Status of Observations and Analysis

The BICEP2 telescope observed at 150 GHz from 2010 to 2012 and we published results from the full three-year dataset in 2014, along with companion papers describing the instrument design, systematics, optical characterization, and detectors. The Keck Array began operating in 2011 with three BICEP2-like telescopes, all at 150 GHz, then expanded to its full complement of five telescopes for the 2012 and 2013 seasons. In 2015 we published results from the 2012 and 2013 seasons of Keck Array, including a demonstration that Keck sees the same excess low-ℓ B-mode signal that was first detected by BICEP2.

We joined forces with the Planck Collaboration to produce a joint analysis of the 150 GHz data from BICEP2 and the Keck Array with multi-frequency data from Planck, also published in 2015. For this paper, I worked with two grad students at Harvard to develop a likelihood analysis that makes optimal use of all single-frequency and cross-frequency spectra in the combined dataset to constrain a multi-component model. This likelihood has been incorporated into the widely used CosmoMC code to make it available to the cosmology community. The BICEP–Keck–Planck joint analysis provides the most detailed understanding of degree-scale B-mode polarization in the Southern Hole. It reveals high significance detections of components from Galactic dust and CMB lensing, but no detection of a tensor component from inflation.

With an urgent need for more sensitive multi-frequency data, we are now taking advantage of the Keck Array’s modular design. Two of the five Keck Array telescopes were upgraded to observe at 95 GHz starting in the 2014 season. I am currently working hard, along with the rest of the BICEP/Keck Collaboration, on a new analysis that will fold in the new 95 GHz data to the multi-frequency likelihood analysis. For the 2015 observing season, we upgraded two additional Keck Array telescopes to 220 GHz observation and also deployed BICEP3, a new and larger telescope that will provide greatly improved sensitivity at 95 GHz. Early results from the Keck 220 GHz detectors look great, leading to plans to further improve high frequency sensitivity with Keck Array for 2016. Meanwhile, BICEP3 has completed a full year of operations and will be expanded to its full design sensitivity. The combination of these experiments will soon yield deep polarization maps at three frequencies for greatly improved CMB–foreground separation.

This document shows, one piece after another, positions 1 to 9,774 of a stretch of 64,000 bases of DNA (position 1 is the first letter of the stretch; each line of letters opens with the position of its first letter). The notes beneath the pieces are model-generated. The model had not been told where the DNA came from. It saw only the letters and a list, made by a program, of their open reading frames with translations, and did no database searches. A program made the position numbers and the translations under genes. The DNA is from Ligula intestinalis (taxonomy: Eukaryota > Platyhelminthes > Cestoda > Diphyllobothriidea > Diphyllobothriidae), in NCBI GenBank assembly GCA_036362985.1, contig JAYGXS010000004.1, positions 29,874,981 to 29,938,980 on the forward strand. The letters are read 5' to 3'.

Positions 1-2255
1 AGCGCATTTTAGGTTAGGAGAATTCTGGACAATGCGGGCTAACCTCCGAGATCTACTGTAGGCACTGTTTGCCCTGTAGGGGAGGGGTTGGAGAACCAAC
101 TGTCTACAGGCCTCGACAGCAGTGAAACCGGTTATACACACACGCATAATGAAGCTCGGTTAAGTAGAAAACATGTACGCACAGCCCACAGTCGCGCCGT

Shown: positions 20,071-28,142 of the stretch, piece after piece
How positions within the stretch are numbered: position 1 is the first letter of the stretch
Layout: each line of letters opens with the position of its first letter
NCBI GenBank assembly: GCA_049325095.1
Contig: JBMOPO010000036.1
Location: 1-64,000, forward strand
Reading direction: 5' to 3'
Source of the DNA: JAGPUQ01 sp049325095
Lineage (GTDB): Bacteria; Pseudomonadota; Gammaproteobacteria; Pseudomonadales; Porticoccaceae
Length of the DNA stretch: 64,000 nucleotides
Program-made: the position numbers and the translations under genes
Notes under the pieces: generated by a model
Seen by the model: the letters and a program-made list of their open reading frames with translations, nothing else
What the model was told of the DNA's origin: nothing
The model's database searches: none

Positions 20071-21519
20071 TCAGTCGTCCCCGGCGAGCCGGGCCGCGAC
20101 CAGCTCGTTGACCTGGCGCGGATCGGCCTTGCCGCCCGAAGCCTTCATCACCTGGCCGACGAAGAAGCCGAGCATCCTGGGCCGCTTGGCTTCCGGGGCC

BICEP2 and Keck Array Publications

  • Keck Array and BICEP2 Collaborations, BICEP2 / Keck Array VI: Improved Constraints On Cosmology and Foregrounds When Adding 95 GHz Data From Keck Array, to be submitted to Phys. Rev. Lett. [ADS, arXiv:1510.09217]
  • BICEP2, Keck Array, and SPIDER Collaborations, Antenna-coupled TES Bolometers used in BICEP2, Keck Array, and SPIDER [Detectors Paper], ApJ, 812, 2, 176 [ADS, arXiv:1502.00619]
  • Keck Array and BICEP2 Collaborations, BICEP2 / Keck Array V: Measurements of B-mode Polarization at Degree Angular Scales and 150 GHz by the Keck Array, ApJ, 811, 2, 126 [ADS, arXiv:1502.00643]
  • BICEP2/Keck and Planck Collaborations, A Joint Analysis of BICEP2/Keck Array and Planck Data, Phys. Rev. Lett. 114, 10, 101301 [ADS, arXiv:1502.00612]
  • BICEP2 and Keck Array Collaborations, BICEP2 / Keck Array IV: Optical Characterization and Performance of the BICEP2 and Keck Array Experiments [Optics Paper], ApJ, 806, 2, 206 [ADS, arXiv:1502.00596]
  • BICEP2 Collaboration, BICEP2 III: Instrumental Systematics [Systematics Paper], accepted by ApJ [ADS, arXiv:1502.00608]
  • BICEP2 Collaboration, BICEP2 II: Experiment and Three-year Data Set [Instrument Paper], ApJ, 792, 1, 62 [ADS, arXiv:1403.4302]
  • BICEP2 Collaboration, BICEP2 I: Detection of B-mode Polarization at Degree Angular Scales, Phys. Rev. Lett. 112, 24, 241101 [ADS, arXiv:1403.3985]